<1%, postmarketing, and/or case reports: Abnormal erythrocytes, abnormal hepatic function tests, acute renal failure, adrenergic syndrome, aggressive behavior, agranulocytosis, akathisia, akinesia, anaphylactoid reaction, anaphylaxis, anemia (various), angina pectoris, angioedema, angle-closure glaucoma, aphasia, aphthous stomatitis, aplastic anemia, asthma, atrial fibrillation, behavioral problems (various), bloody diarrhea, bone marrow aplasia, bradycardia, bronchitis, bulimia nervosa, bundle branch block, cardiac failure, cataract, cellulitis, cerebral ischemia, cerebrovascular accident, change in platelet count, cholelithiasis, colitis, deafness, dehydration, delirium, depression, diabetes mellitus, disorientation, drug dependence, dyskinesia, dysphagia, dyspnea, dystonia, ecchymoses, eclampsia, emphysema, erythema, esophageal achalasia, exfoliative dermatitis, extrapyramidal reaction, fecal impaction, fungal dermatitis, gastroenteritis, goiter, Guillain-Barre syndrome, hallucination, hematemesis, hematologic disease, hematoma, hemoptysis, hemorrhage (eye, gingival, rectal, retinal, vaginal), hemorrhagic pancreatitis, hepatic failure, hepatic necrosis, hepatitis, hepatotoxicity, homicidal ideation, hyperbilirubinemia, hypercholesteremia, hypergammaglobulinemia, hyperglycemia, hyperhidrosis, hypersensitivity reaction, hyperthyroidism, hypoglycemia, hyponatremia, hypotension, hypothyroidism, immune thrombocytopenia, increased blood urea nitrogen, increased creatine phosphokinase, increased lactate dehydrogenase, increased serum alkaline phosphatase, intestinal obstruction, ischemic heart disease, jaundice, ketosis, low cardiac output, lymphadenopathy, malaise, meningitis, migraine, mydriasis, myelitis, myocardial infarction, neuroleptic malignant syndrome (Stevens, 2008), neuropathy, nodal arrhythmia, osteoarthritis, osteoporosis, pancreatitis, pancytopenia, peptic ulcer, peritonitis, phlebitis, pneumonia, prolonged bleeding time, pulmonary edema, pulmonary embolism, pulmonary fibrosis, pulmonary hypertension, restlessness, seizure, sepsis, serotonin syndrome, status epilepticus, Stevens-Johnson syndrome, suicidal ideation, suicidal tendencies, syncope, tetany, thrombophlebitis, thrombosis, tongue edema, torsades de pointes, toxic epidermal necrolysis, uncontrolled diabetes mellitus, vasculitis, ventricular arrhythmia, ventricular fibrillation, ventricular tachycardia, withdrawal syndrome (including increased dreaming/nightmares, muscle cramps/spasms/twitching, headache, nervousness/anxiety, fatigue/tiredness, restless feeling in legs, and trouble sleeping/insomnia)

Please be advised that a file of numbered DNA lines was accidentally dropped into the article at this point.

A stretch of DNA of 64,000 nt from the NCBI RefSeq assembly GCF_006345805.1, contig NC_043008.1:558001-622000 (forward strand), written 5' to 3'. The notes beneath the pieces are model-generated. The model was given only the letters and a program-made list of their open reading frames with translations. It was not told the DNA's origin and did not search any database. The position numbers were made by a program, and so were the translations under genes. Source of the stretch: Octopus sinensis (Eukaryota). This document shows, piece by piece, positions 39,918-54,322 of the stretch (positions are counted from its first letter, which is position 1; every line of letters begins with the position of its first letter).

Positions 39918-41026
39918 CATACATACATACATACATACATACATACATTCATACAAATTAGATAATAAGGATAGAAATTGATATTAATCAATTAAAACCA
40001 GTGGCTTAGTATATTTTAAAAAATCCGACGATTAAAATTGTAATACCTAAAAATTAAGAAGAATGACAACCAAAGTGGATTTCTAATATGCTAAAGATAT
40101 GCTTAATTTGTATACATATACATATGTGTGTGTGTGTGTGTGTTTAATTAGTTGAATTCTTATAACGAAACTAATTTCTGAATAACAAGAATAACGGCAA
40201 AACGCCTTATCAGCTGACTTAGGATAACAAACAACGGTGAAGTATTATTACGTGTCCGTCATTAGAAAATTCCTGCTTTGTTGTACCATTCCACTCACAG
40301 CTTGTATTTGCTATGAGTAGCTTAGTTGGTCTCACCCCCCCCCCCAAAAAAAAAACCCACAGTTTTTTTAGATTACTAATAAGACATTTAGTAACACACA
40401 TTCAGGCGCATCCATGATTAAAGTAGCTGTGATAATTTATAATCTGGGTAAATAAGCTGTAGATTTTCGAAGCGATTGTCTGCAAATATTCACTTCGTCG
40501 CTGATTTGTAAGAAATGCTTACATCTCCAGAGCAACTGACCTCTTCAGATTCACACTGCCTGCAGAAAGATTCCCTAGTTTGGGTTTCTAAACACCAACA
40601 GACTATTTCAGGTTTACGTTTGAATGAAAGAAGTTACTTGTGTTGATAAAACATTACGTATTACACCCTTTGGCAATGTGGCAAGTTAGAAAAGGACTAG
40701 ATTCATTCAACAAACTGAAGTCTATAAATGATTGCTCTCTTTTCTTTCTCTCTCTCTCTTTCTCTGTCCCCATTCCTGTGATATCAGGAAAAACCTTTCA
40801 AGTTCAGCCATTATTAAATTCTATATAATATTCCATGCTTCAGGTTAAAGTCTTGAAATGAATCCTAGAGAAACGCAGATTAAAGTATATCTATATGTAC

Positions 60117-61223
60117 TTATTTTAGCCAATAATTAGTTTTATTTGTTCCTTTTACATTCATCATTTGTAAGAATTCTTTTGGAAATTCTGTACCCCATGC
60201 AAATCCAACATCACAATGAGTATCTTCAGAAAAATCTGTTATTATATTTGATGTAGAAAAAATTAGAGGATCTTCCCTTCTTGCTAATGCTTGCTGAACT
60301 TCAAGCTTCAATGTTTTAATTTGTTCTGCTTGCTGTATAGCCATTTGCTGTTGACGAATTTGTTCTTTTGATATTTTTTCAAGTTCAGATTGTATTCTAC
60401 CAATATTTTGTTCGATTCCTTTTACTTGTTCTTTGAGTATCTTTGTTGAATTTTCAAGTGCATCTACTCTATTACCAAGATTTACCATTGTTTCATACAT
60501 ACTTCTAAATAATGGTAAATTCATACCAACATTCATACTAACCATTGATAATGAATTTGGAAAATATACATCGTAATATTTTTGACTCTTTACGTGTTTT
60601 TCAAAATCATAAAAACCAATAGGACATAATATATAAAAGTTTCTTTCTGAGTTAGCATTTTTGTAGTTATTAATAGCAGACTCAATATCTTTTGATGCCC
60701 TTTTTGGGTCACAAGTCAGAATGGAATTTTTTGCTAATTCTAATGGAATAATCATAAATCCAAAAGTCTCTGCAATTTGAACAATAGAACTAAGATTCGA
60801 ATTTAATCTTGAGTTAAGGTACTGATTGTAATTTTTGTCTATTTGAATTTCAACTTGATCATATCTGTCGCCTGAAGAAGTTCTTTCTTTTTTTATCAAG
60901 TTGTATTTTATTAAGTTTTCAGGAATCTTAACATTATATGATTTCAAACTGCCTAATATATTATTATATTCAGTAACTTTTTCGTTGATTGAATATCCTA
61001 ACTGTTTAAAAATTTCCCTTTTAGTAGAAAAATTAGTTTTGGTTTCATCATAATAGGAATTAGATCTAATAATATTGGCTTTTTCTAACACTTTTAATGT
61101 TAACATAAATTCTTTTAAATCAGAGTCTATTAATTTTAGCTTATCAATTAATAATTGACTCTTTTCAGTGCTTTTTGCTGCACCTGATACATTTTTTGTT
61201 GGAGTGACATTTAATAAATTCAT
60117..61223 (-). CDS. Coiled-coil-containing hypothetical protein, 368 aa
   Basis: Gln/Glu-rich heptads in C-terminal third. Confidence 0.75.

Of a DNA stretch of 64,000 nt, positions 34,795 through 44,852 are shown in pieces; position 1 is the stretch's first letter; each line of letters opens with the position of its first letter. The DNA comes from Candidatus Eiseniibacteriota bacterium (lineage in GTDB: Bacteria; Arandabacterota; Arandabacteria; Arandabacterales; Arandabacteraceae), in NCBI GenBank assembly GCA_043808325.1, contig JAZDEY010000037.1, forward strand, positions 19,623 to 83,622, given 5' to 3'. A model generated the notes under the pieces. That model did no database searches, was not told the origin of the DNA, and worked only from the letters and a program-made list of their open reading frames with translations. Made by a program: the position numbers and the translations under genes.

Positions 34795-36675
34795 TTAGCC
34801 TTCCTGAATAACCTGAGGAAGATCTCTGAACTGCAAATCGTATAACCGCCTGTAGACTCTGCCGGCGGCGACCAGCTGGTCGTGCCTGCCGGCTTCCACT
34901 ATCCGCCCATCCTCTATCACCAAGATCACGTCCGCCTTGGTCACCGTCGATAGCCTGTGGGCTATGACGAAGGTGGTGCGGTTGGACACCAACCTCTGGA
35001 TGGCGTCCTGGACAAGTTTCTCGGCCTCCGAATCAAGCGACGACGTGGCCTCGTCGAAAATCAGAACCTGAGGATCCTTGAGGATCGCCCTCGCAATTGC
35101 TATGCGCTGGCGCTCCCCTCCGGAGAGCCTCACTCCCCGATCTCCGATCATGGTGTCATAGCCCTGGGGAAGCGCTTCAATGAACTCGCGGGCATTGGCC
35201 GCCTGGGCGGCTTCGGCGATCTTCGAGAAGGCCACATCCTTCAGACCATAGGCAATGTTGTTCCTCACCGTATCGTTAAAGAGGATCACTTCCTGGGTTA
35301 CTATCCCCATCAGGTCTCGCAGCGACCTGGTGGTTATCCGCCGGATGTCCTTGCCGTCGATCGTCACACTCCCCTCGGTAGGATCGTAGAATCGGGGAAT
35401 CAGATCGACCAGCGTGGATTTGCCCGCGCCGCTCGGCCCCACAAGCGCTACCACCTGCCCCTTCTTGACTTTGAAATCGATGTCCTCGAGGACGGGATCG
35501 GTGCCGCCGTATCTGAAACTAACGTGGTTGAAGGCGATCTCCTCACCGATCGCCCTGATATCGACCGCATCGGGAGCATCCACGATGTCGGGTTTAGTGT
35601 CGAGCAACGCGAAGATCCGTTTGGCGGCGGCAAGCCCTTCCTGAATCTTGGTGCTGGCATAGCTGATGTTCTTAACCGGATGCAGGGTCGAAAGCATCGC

Metabolism/Transport Effects

Substrate of CYP2D6 (major); Note: Assignment of Major/Minor substrate status based on clinically relevant drug interaction potential;Inhibits CYP2D6 (strong)

Drug Interactions 

Abiraterone Acetate: May increase the serum concentration of CYP2D6 Substrates (High risk with Inhibitors). Management: Avoid concurrent use of abiraterone with CYP2D6 substrates that have a narrow therapeutic index whenever possible. When concurrent use is not avoidable, monitor patients closely for signs/symptoms of toxicity. Risk D: Consider therapy modification

Agents with Antiplatelet Properties (e.g., P2Y12 inhibitors, NSAIDs, SSRIs, etc.): May enhance the antiplatelet effect of other Agents with Antiplatelet Properties. Risk C: Monitor therapy

Ajmaline: May increase the serum concentration of CYP2D6 Substrates (High risk with Inhibitors). Risk C: Monitor therapy

Ajmaline: CYP2D6 Inhibitors (Strong) may increase the serum concentration of Ajmaline. Risk C: Monitor therapy

Alcohol (Ethyl): May enhance the adverse/toxic effect of Selective Serotonin Reuptake Inhibitors. Specifically, the risk of psychomotor impairment may be enhanced. Management: Patients receiving selective serotonin reuptake inhibitors should be advised to avoid alcohol. Monitor for increased psychomotor impairment in patients who consume alcohol during treatment with selective serotonin reuptake inhibitors. Risk D: Consider therapy modification

Amphetamines: CYP2D6 Inhibitors (Strong) may increase the serum concentration of Amphetamines. Risk C: Monitor therapy

Anticoagulants: Agents with Antiplatelet Properties may enhance the anticoagulant effect of Anticoagulants. Risk C: Monitor therapy

Antiemetics (5HT3 Antagonists): May enhance the serotonergic effect of Serotonin Modulators. This could result in serotonin syndrome. Risk C: Monitor therapy